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MIT student blogger Keri G. '10

MIT and the SAA by Keri G. '10


I woke up at 8 this morning after passing out on my computer around 4 AM. Since I have the worst luck in the world, I had a serious case of KeyboardFace™. It you’re not sure what KeyboardFace™ is, it’s exactly what it sounds like.

Clearly MIT is refusing to let me graduate without a few last hard kicks in the face. (Remind me to tell you about how I failed my swim test last month.) This morning was out of the ordinary, though, because my KeyboardFace™ wasn’t caused by one big epic scientific fail for once.

If you’re anything like I was before I left my soul behind and enrolled at MIT, you’re probably really into art. You’re probably a huge nerd with a love of all things scientific, too, or you probably wouldn’t have applied to MIT in the first place. And now that you’re in and you’ve sent off your reply card (send off your reply card and come here, by the way, mmmk?), you’re steeling yourself to leave all your cameras and sketchbooks and paints behind and to dive headlong into four years of SCIENCE SCIENCE SCIENCE. Abandon all art, ye who enter here.


There are organizations all over campus specifically so that you don’t have to do this. If art’s an important part of your life now, it can be an important part of your life at MIT. And if art isn’t already a part of your life, but you’ve always wanted to change that, we’re still here for you too.

That said, let’s talk about the SAA for a bit.

The Student Art Association is one of my favorite things about MIT. Students and members of the MIT community can take classes in ceramics, photography, life drawing, sculpture, and about eleventy million other areas. Classes are offered at every level, so you can get in on the action even if you think that throwing a pot can be classified as violent assault. Students even get a discount on the classes, so a life drawing class that might be over $200 elsewhere in Boston will cost you $85. You can’t beat that. Really. You can’t.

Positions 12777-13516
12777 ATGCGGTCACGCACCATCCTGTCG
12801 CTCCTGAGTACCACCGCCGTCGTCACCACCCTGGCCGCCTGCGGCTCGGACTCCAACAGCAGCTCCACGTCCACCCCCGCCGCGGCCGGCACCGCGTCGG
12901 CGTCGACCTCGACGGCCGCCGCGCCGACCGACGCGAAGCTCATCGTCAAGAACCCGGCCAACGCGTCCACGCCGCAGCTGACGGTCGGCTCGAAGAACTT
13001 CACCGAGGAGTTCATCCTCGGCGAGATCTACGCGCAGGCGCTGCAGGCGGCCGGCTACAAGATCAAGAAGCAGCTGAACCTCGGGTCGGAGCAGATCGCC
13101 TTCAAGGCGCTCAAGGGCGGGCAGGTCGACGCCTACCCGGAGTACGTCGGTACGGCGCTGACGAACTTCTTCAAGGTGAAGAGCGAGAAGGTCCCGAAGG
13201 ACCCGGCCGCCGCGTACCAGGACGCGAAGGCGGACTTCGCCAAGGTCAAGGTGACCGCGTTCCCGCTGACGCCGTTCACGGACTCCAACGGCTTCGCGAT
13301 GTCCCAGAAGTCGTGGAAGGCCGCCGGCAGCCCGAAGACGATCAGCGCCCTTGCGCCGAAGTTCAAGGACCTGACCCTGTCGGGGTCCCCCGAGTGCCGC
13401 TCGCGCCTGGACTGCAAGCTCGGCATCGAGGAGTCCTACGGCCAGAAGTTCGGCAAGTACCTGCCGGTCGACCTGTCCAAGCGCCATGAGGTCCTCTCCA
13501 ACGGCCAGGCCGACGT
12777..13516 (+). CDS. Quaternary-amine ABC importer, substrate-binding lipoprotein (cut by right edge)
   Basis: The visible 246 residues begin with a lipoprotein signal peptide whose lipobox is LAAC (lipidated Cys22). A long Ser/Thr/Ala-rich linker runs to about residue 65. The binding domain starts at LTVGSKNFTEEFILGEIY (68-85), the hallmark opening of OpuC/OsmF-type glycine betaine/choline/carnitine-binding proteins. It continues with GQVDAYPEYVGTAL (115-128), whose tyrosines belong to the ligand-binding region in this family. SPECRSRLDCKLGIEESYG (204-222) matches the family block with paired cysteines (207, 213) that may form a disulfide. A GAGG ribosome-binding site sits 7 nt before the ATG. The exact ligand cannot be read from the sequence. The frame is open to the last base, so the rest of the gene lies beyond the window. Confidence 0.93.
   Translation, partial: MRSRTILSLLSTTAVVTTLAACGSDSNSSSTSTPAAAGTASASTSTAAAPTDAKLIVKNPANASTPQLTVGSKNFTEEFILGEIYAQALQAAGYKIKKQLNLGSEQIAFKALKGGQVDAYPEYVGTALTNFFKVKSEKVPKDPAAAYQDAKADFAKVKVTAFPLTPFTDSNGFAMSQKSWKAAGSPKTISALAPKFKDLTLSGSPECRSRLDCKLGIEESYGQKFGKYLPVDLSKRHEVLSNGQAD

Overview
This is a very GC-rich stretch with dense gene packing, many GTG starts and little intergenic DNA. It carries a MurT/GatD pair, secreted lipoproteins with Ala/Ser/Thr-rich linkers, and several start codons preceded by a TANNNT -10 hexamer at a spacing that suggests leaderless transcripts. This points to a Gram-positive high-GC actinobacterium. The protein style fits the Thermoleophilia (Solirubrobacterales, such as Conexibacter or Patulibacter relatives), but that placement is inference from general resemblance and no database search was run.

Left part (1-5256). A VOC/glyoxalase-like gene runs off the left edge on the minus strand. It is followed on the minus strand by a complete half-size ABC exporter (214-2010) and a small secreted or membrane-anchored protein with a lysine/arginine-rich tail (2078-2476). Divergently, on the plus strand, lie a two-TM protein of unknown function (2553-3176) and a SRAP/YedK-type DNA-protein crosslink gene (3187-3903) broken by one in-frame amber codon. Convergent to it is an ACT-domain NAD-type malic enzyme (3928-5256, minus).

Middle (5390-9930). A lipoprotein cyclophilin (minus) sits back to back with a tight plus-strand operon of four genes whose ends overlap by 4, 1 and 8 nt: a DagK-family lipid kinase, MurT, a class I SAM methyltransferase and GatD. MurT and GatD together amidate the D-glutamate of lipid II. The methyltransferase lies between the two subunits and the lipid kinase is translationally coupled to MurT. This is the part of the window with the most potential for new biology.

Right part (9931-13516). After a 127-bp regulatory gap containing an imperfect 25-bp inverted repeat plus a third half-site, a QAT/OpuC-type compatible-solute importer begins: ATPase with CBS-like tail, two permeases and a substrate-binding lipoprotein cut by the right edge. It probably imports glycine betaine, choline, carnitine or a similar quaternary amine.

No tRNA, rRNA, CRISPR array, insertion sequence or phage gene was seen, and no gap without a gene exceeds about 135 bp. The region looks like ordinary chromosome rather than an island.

What’s particularly awesome about the SAA is that the things you so there aren’t just an escape from the stress of classes and, well, life. Almost all of them teach you something that you can take and apply to your work. My experiences in the darkroom have carried over to lab classes in my major; sometimes, you won’t get the result you want on your first try, but you have to have the patience to look at what you’ve done and figure out what it means and how to change it if necessary. Wait, am I talking about brains or pictures? I’M SO TIRED.

I took a Color Photo class through the SAA last term. Their darkroom is one of the only ones equipped for color film processing and printing, and they have one of the few color enlargers in New England that takes 8×10 negatives. It’s huge. It’s scary. It’s awesome.

Biyeun has blogged about the SAA before, so some of this might sound familiar, but it’s always nice to be reminded that there’s more to MIT than science and engineering.

Don’t forget about art once you come here. There’s no excuse for it.

And if I haven’t convinced you, maybe this video will.

Welcome to the SAA: PATD 2010 on Vimeo.

12 responses to “MIT and the SAA”

  1. Armin says:

    By KeyboardFace‚Ñ¢, do you mean taking a nap on your keyboard facing it?